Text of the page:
NEW YORK (CNNfn) - Investors in two Heartland municipal bond funds have launched a class-action lawsuit against the fund company seeking damages for steep drops in the funds' net asset values in October -- declines that Heartland has said are the result of a difficult market and a subsequent change in its pricing methods.|
The lawsuit, filed in the U.S. District Court for the Eastern District of Wisconsin last Friday, is in response to "devastating losses from the sudden and shocking revaluation" of the Heartland High-Yield Municipal Bond Fund and the Heartland Short Duration High-Yield Municipal Fund, the plaintiffs' counsel said in a statement on Sunday.
The lawsuit charges that Heartland and some of its directors and officers issued false and misleading statements regarding its business and financial condition between May 1, 1999 and October 16, 2000.
Heartland did not immediately return calls for comment.
In October, Heartland adopted a "fair value pricing procedure" for the funds and said the firm would consider information other than that which it receives from an independent pricing service to value the securities it invests in.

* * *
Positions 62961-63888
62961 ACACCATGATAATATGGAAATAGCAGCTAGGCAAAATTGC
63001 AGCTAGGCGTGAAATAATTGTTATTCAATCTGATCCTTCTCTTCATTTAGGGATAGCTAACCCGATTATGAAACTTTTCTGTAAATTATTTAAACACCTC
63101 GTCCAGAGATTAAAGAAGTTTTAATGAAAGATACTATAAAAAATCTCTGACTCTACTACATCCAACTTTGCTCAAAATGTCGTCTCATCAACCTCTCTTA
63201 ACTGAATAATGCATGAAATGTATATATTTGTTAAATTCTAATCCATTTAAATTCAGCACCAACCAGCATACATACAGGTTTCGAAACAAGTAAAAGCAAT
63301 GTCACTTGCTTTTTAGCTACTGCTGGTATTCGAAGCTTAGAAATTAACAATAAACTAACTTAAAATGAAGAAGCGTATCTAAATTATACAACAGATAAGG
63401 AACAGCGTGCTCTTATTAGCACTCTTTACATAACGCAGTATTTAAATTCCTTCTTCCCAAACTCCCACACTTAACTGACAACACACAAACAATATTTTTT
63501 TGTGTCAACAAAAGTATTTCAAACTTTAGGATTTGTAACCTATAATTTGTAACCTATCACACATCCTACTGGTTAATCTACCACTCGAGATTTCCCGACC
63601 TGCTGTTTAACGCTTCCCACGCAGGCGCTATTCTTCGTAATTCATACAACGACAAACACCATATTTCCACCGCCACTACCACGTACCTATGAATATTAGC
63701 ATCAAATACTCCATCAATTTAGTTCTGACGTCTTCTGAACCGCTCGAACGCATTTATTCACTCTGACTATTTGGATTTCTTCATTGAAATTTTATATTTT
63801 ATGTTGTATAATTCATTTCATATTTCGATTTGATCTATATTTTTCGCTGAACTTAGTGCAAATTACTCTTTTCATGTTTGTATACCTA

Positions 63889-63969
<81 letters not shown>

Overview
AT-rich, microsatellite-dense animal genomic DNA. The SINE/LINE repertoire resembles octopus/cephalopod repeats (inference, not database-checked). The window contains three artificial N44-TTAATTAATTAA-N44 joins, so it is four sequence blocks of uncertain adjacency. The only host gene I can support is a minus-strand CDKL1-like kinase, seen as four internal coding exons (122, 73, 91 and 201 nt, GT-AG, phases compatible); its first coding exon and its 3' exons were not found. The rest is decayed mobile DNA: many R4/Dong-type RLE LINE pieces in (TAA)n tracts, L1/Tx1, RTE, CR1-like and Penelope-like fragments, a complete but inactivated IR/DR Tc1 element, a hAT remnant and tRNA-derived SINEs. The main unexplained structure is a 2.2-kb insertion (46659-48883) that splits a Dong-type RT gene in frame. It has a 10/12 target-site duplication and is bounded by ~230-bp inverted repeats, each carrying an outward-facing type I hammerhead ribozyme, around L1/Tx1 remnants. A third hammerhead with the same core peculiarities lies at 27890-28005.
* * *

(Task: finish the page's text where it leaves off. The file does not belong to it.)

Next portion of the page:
The change in procedure resulted in an immediate 69 percent loss in net asset value for the Heartland High-Yield Municipal Bond Fund and a 44 percent plunge in NAV for the Heartland Short Duration High-Yield Municipal Fund.
In a letter to investors on Oct. 16, William Nasgovitz, president of the equity and bond fund company, blamed the "general market environment" of high-yield securities for the massive re-pricing. And in a footnote to the funds' performances on its Web site, Heartland noted that its decision to consider factors other than the pricing service's valuations was due to "a current lack of liquidity in the high-yield municipal bond markets generally," "credit quality concerns," "a lack of market makers, market bids and representative market transactions in the specific types of securities held by these funds."
There is no doubt that the market for high-yield municipal bonds has been bad this year, and since both Heartland funds in question invest in low-credit or unrated debt, the liquidity for those types of securities can be low even in a good market and the securities can be difficult to value, said Eric Jacobson, the associate director of fund analysis at Morningstar.
But, he added, tough market conditions did not occur overnight between Oct. 12 and Oct. 13, when Heartland re-priced its funds. "It's almost defacto that someone wasn't pricing something correctly," he said.
Year to date, the Heartland High-Yield Municipal Bond Fund is down 68 percent and its Short-Duration High-Yield Municipal is down nearly 44 percent, according to Morningstar data.
-- From staff and wire reports